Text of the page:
by Genevieve Castree (Top Shelf, 2012)
A coming-of-age memoir about growing up in a hugely dysfunctional family, Genevieve Castree's difficult but ultimately hopeful story about her struggle to become her own person is told in beautifully sparse, restrained, yet compelling drawings.
When you grow up in a home with adults who are not up to the responsibilities of parenting, you spend a lot of time doing two things: parenting yourself (poorly) and finding ways to escape. As a child, Goglu (her nickname) lived in her daydreams and drawings, her world composed of the drama created by her mother Amere's toxic relationships. Goglu's father, Tete d'Oeuf, is mostly absent and treats her like an unwelcome burden. Art and punk rock are her greatest refuges as she tries to make it to full, legal adulthood in one piece.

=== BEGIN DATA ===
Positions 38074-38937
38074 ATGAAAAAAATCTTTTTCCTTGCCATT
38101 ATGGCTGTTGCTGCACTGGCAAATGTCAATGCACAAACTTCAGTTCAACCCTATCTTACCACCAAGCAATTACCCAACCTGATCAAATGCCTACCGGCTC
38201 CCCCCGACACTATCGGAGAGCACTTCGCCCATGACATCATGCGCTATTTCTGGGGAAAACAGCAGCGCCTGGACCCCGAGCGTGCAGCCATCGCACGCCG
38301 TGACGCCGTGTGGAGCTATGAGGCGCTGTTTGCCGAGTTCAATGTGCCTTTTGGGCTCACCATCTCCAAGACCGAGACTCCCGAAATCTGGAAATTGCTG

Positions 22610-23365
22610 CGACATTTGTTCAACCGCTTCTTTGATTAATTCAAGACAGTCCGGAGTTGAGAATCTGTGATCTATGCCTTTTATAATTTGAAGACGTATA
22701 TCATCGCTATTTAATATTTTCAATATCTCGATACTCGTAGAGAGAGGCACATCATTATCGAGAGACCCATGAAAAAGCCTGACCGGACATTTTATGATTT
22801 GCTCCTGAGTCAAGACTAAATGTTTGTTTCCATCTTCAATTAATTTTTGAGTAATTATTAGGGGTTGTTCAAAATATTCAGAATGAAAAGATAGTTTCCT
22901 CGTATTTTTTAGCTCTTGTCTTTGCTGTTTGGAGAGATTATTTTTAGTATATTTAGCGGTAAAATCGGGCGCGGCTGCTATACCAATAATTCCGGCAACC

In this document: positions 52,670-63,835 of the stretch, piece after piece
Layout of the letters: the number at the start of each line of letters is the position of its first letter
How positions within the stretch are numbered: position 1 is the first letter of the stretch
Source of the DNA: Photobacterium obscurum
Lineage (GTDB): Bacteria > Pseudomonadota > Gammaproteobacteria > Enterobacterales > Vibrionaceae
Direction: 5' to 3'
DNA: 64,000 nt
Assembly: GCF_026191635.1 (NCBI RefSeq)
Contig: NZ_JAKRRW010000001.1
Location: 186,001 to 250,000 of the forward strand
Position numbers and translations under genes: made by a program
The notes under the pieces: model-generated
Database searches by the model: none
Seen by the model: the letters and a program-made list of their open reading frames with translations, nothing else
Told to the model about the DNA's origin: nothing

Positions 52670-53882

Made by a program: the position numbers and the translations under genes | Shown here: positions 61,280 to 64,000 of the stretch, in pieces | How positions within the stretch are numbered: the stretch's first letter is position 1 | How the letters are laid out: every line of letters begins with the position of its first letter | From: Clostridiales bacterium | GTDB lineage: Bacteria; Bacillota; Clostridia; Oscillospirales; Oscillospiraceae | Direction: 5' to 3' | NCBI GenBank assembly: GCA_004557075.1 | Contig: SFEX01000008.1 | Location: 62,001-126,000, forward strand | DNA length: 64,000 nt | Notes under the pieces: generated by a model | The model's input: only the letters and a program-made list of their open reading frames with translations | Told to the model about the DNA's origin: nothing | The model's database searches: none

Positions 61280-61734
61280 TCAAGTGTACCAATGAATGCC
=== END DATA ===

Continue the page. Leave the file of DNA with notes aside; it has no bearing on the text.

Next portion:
Yet her life is chaotic. There are brushes with suicide, bulimia and an unwanted pregnancy that threaten to drag her down. As she struggles to keep her head above the surface, she asks herself if her depressions and problems are conquerable or if they are part of her personality, her very identity.
The experiences are harrowing and the revelations are raw enough that at times it's quite depressing. This is not a book to read if you're feeling off or sad yourself; it's that evocative in terms of the raw nerves it touches. The sense of the haunting, inchoate sickness of her world is captured in the open spaces of the pages, free of panels, leaving the character literally floating in space as she drifts from one home to the next, one world to the next, yet remaining a total outsider in her own life. When Goglu finally comes to terms with her life and moves away from her mother at age 17, she reclaims her identity, or more accurately, forms it for perhaps the first time. For all Goglu has been through, what's felt most strongly at the end of the story is the wide open possibility of the future, one free of resentment and blame.
21 February 2015
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